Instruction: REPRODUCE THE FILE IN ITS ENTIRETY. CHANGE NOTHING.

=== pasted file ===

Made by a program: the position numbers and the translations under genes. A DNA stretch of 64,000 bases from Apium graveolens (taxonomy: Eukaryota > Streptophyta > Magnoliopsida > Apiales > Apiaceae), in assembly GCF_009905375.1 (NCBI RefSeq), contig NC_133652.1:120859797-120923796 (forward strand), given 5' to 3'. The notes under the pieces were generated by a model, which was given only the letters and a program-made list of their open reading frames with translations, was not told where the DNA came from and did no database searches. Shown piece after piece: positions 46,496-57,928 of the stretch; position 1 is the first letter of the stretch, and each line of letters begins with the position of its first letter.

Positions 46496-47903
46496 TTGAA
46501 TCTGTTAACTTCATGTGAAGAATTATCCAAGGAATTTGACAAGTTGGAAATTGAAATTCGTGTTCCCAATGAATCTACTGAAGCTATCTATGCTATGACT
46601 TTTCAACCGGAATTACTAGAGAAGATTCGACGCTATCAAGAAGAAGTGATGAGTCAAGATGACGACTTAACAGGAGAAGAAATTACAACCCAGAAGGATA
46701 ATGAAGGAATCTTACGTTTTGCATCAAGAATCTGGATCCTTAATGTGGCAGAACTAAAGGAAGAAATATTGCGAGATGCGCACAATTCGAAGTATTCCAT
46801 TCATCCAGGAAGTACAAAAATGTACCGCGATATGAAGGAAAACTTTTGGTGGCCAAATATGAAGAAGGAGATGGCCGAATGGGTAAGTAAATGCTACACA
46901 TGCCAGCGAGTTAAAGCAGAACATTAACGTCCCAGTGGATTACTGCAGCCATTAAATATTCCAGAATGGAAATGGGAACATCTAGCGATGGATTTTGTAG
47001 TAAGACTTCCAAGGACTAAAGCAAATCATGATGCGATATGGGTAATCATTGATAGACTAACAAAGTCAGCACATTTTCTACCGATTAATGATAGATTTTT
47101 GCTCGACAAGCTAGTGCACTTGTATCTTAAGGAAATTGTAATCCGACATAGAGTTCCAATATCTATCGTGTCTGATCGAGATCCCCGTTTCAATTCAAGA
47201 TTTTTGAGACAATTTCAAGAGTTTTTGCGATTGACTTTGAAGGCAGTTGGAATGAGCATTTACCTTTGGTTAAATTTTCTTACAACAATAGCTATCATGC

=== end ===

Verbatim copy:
Made by a program: the position numbers and the translations under genes. A DNA stretch of 64,000 bases from Apium graveolens (taxonomy: Eukaryota > Streptophyta > Magnoliopsida > Apiales > Apiaceae), in assembly GCF_009905375.1 (NCBI RefSeq), contig NC_133652.1:120859797-120923796 (forward strand), given 5' to 3'. The notes under the pieces were generated by a model, which was given only the letters and a program-made list of their open reading frames with translations, was not told where the DNA came from and did no database searches. Shown piece after piece: positions 46,496-57,928 of the stretch; position 1 is the first letter of the stretch, and each line of letters begins with the position of its first letter.

Positions 46496-47903
46496 TTGAA
46501 TCTGTTAACTTCATGTGAAGAATTATCCAAGGAATTTGACAAGTTGGAAATTGAAATTCGTGTTCCCAATGAATCTACTGAAGCTATCTATGCTATGACT
46601 TTTCAACCGGAATTACTAGAGAAGATTCGACGCTATCAAGAAGAAGTGATGAGTCAAGATGACGACTTAACAGGAGAAGAAATTACAACCCAGAAGGATA
46701 ATGAAGGAATCTTACGTTTTGCATCAAGAATCTGGATCCTTAATGTGGCAGAACTAAAGGAAGAAATATTGCGAGATGCGCACAATTCGAAGTATTCCAT
46801 TCATCCAGGAAGTACAAAAATGTACCGCGATATGAAGGAAAACTTTTGGTGGCCAAATATGAAGAAGGAGATGGCCGAATGGGTAAGTAAATGCTACACA
46901 TGCCAGCGAGTTAAAGCAGAACATTAACGTCCCAGTGGATTACTGCAGCCATTAAATATTCCAGAATGGAAATGGGAACATCTAGCGATGGATTTTGTAG
47001 TAAGACTTCCAAGGACTAAAGCAAATCATGATGCGATATGGGTAATCATTGATAGACTAACAAAGTCAGCACATTTTCTACCGATTAATGATAGATTTTT
47101 GCTCGACAAGCTAGTGCACTTGTATCTTAAGGAAATTGTAATCCGACATAGAGTTCCAATATCTATCGTGTCTGATCGAGATCCCCGTTTCAATTCAAGA
47201 TTTTTGAGACAATTTCAAGAGTTTTTGCGATTGACTTTGAAGGCAGTTGGAATGAGCATTTACCTTTGGTTAAATTTTCTTACAACAATAGCTATCATGC